Selfridges have confirmed to their customers that they will not stock Red Grouse in their Food Hall. Good for them! Looks like I’ll have to get out my credit card.
This was in response to an excellent letter from a reader of this blog which quoted from the Ethical Consumer report ‘Turn your back on grouse‘ thus:
‘Grouse are shot with lead ammunition. Previous studies have shown that a proportion of red grouse sold for human consumption in supermarkets and game dealers have far higher lead levels than would be legal for human consumption if the meat were beef, pork, chicken etc. Game meat has escaped proper regulation. The FSA recommend pregnant women and children, particularly but not exclusively, should pay attention to their lead intake. There is also an issue about the drugs Flubendazole and Fenbendazole (banned for human consumption) which are used in medicated grit given to grouse against Strongyle worm infection. It is possible that some estates are direct dosing the medication as well, which is illegal under the Wildlife and Countryside Act. We have been told that the
effective farming of grouse goes on on high intensity moors, though gamekeepers would not admit it. There is currently no routine Veterinary Medicines Directive (VMD) testing of grouse prior to entry into the food chain.’
That was quick.
Well done to Selfridges! And well done to the reader of this blog who used the information from this blog and their own wit and intuition to gain this quick win for consumer action.
And, by the way, the next major milestone for our e-petition (18,000 signatures) is fewer than 100 signatures away. Please sign here and then get a friend to do the same, please.
Jim Dixon, the outgoing Chief Executive of the Peak District National Park (famed for its raptors, like all our National Parks) took me to task, just a little, on what I wrote about the recently departed Dowager Duchess of Devonshire.
This was Jim’s comment on this post: ‘Jamie Horner sets the facts out on Chatsworth’s record on birds of prey which is exemplary. The dead Gos found earlier this year was unusual in many ways and was a bird that originated from a next (sic) well away from Chatsworth. In addition the estate has a good record protecting its SSSI deer park, woodland and moorland. There are bad guys out there but the people at Chatsworth aren’t amongst them. I’d be interested to know how many Gos were raised in Northamptonshire this year.’.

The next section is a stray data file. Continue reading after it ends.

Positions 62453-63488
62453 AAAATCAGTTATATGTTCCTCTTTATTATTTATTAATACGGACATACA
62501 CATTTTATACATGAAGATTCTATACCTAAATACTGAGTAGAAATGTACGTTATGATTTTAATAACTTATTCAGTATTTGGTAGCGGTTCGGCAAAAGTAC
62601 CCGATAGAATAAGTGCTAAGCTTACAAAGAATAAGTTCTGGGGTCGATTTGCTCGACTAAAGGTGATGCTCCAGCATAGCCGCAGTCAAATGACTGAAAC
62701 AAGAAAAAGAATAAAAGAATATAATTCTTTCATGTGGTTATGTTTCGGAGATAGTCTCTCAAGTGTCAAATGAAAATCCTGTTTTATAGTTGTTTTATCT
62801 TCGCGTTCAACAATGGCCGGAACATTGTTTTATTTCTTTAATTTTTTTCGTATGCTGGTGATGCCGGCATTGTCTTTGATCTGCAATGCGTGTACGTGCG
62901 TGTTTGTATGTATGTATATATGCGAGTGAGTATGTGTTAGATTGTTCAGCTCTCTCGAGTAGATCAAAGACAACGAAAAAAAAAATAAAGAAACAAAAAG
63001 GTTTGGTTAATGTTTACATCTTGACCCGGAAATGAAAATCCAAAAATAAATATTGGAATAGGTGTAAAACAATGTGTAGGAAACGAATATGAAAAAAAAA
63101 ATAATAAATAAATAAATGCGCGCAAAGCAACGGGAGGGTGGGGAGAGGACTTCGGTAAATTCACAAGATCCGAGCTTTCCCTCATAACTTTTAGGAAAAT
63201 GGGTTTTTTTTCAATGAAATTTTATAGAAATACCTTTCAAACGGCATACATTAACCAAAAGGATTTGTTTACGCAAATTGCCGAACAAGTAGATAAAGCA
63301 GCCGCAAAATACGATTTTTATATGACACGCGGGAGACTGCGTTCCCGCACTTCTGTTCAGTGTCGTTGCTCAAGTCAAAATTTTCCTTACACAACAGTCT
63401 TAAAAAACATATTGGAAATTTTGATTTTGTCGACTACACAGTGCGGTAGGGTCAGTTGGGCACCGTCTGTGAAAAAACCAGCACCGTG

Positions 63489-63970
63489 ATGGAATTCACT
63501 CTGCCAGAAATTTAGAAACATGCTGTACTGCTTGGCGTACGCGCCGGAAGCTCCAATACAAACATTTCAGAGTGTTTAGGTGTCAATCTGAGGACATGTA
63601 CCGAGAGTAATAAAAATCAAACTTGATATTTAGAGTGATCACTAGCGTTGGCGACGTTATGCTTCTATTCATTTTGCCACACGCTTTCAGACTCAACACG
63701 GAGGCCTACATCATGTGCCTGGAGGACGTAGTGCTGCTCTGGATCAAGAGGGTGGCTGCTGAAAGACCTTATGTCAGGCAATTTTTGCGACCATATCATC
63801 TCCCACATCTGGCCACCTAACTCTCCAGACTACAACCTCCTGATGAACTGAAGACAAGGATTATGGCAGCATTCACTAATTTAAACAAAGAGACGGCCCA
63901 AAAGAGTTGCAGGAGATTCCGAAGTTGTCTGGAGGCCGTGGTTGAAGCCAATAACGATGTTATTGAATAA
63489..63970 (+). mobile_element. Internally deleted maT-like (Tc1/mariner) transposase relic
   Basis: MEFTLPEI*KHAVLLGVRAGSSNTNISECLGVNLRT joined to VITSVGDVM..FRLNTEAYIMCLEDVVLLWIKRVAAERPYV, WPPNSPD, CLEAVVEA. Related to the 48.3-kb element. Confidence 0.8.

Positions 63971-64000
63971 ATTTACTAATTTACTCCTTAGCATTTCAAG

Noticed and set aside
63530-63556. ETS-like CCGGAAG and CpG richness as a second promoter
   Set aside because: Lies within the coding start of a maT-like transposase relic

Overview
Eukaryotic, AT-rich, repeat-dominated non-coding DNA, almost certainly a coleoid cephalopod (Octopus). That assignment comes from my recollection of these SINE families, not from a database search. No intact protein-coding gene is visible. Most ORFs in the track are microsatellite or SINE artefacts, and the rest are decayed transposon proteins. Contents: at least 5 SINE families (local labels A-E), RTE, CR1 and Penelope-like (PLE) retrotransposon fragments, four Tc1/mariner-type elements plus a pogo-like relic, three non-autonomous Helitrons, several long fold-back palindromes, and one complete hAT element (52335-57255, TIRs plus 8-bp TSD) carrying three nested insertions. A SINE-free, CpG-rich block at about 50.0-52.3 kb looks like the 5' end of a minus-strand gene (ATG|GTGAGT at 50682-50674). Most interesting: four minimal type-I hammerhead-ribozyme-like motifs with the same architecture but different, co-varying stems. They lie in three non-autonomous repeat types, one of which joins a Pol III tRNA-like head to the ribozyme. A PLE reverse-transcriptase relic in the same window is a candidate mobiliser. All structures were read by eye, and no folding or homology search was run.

Jim was clearly wound up about this as he went on to Twitter (@PeakChief) and said that I had drawn a ‘sketchy conclusion about estate’s attitude and success with conservation from little data’ whereas, I think you can see, I failed completely to draw any conclusion at all.
It’s only because I am an ardent seeker after truth, and am keen to check my facts, that I thought I would look up the record of the Chatsworth Estate on their SSSIs.
Chatsworth Old Park SSSI is in Unfavourable recovering condition according to NE.
Here are the conditions of the SSSI units also managed by the Chatsworth Settlement Trustees in the Eastern Peak District Moors SSSI (all from the MAGIC system):
Unit 117, dwarf shrub heath – Unfavourable recovering
Unit 118, dwarf shrub heath – Unfavourable recovering
Unit 119, dwarf shrub heath – Unfavourable recovering
Unit 120, dwarf shrub heath – Unfavourable recovering
Unit 121, Upland bog – Unfavourable recovering
Unit 122, Upland bog – Unfavourable recovering
Unit 123, Acid Grassland – Favourable condition (although only for Merlin and Short-eared Owl)
Unit 124, dwarf shrub – Unfavourable recovering
In units 117, 119, 120, 121 & 122 overgrazing (historically) is implicated as the reason for the condition status, although it appears that this has been addressed in recent years hence the ‘unfavourable recovering’ status.
Those who know how the system works, as Jim certainly does, will realise that the ‘recovering’ tag attached to most of these units can mean simply that the land is benefitting from a Higher Level Stewardship Scheme payment (from you and me) to ensure that it gets into good condition. I have always been completely consistent in saying that I am a great fan of this form of public support for land owners. Indeed, one of the last successes ‘I’ had at the RSPB was campaigning to protect HLS payments in the first round of cuts after the 2010 general election.
You’ll recall then, or maybe you really don’t give a fig, that this started with me telling a little story about a letter that the lately-departed Dowager Duchess of Devonshire had written to me, going out of her way to make her dislike of the RSPB clear, and basing this on the RSPB’s stance on birds of prey. I imagine, and my imagination is based on quite a lot of experience, that her view was shared by many other Dukes and Duchesses, Lords and Ladies and even by mere Mrs and Mrss dotted around the large country houses of the UK.
The Peak District National Park’s Chief Executive then criticised me for drawing a ‘sketchy conclusion about estate ‘s attitude and success with conservation from little data’ but adduced no data himself to back up his claims. It’s so good that we can check on these things ourselves.